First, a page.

Promoting ship-building industry

An opportunity is showing up for Bangladesh to promote an emerging sector and make it a hugely successful one, even more than the readymade garments ( RMG) sector in a short period of time and earn a bounty in foreign currencies on a sustainable basis. This is the country’s budding ship building industry . Already, two private sector shipping companies have made their mark in this field by getting orders from European countries to make small and medium sized ocean going ships. They are now doing path breaking work in this sector and other potential entrepreneurs can take on shipbuilding tasks by emulating their example and adding sinews to this sector.
The situation now is much like the early seventies when Bangladesh was just starting to launch itself in the RMG sector. The RMG sector then quickly flourished to come to the state it has reached today. A similar feat is possible in the very hopeful ship-building sector. The world market for ordered ships is growing annually by six percent and if Bangladesh can even get two per cent of the market shares in this sector, it can start earning the equivalent of foreign currencies in the neighbourhood of 560 billion taka in the near future. The earnings are only one side to the multi-faceted spin-offs. Hundreds of thousands of people will be employed in this new industry and its linkage ones as it will be semi labour intensive in the Bangladesh context. A large number of engineers, technicians and skilled people will not be required to go abroad as they would find highly gainful employment in the country on a regular basis.
But all of these developments will take place fully and expeditiously, provided the government plays out its role as a facilitator. The first thing needed to this end is the declaration of ship-building as an industry. This is the first step to make it legally eligible and otherwise to become the beneficiary of different concessions and benefits the government usually extends to emerging industrial sectors.
Government is also expected to allow green channel facilities for import of raw materials for the ship-building sector. All capital equipment and raw materials for this prospective sector should be allowed importing under specially preferential lower tariffs. The central bank should have a policy for this sector to be operated in consultation and understanding with the commercial banks and other financial institutions so that the shipbuilders can get loans from them under easy terms and conditions.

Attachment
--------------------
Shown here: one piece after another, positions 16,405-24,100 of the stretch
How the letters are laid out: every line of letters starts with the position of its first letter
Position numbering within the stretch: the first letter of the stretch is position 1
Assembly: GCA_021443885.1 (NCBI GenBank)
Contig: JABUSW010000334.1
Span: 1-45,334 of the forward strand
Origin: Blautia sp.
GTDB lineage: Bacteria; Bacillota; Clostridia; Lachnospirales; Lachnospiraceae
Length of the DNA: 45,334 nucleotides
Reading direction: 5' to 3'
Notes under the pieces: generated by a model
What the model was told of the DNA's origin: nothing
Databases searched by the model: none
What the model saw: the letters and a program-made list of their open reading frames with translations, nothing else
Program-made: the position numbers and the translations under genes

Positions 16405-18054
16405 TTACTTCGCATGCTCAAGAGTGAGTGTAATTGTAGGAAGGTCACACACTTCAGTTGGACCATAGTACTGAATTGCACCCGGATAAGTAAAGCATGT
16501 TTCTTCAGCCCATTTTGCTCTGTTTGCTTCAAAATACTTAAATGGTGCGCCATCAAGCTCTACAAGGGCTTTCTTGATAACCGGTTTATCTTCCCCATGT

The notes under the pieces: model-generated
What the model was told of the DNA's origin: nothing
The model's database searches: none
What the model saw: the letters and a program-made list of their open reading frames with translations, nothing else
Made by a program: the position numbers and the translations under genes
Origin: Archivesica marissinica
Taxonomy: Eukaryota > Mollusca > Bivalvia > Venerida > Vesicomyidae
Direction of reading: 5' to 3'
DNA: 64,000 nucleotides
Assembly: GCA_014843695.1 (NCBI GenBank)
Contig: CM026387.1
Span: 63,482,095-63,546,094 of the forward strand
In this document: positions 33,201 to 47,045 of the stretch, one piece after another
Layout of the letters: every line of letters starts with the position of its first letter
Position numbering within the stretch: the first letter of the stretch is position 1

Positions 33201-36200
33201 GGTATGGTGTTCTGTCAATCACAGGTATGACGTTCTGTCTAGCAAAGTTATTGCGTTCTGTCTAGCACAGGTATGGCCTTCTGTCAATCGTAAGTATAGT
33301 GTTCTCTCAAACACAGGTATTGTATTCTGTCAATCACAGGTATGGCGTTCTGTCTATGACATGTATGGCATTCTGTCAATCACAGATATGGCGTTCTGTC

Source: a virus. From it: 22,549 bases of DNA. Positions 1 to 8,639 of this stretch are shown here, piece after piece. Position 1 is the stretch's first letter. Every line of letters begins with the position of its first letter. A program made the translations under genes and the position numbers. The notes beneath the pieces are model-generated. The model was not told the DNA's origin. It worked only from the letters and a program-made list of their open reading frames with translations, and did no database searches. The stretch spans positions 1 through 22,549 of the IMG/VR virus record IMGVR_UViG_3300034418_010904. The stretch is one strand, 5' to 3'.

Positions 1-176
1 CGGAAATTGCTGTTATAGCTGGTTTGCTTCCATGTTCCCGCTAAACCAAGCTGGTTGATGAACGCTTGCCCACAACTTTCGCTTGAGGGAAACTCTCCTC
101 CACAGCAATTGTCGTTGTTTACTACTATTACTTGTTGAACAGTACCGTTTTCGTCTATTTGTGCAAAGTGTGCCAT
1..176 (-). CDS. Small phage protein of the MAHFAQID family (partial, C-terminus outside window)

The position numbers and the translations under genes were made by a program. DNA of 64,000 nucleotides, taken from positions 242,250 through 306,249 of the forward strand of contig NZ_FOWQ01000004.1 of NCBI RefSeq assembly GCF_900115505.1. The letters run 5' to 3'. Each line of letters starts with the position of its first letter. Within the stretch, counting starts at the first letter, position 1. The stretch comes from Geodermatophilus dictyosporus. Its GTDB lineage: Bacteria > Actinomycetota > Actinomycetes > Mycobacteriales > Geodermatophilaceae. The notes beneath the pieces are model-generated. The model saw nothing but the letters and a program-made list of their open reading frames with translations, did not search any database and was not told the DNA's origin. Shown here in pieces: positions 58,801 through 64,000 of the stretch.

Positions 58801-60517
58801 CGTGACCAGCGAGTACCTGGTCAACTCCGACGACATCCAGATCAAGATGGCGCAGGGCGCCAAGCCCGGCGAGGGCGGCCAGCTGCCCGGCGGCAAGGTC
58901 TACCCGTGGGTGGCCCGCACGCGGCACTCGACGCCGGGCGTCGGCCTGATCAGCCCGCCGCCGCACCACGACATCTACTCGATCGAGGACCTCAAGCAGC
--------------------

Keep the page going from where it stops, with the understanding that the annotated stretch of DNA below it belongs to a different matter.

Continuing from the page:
From all appearances, the greatest need of this nascent sector is a supportive role of the government in line with a guideline prepared by the government for the purpose. There are many spots by the sides of rivers where the government can acquire lands and lease them to ship builders to set up shipbuilding yards and slipways. Planning would be necessary in this sphere to safeguard the environment and to locate the shipbuilding industries in the ideal places.
There are indeed great possibilities for the shipbuilding sector to be tapped in a conducive policy environment. It is largely up to the government to help timely in the creation of it so that this industry can take-off faster. It needs ample recognition among policy planners that Bangladesh’s export earning commodities are only a handful that keeps the entire export trade vulnerable because of this limitation in the number of export items. But the emergence of the shipbuilding industry can be a mighty and very resourceful addition to the country’s total export endeavour.


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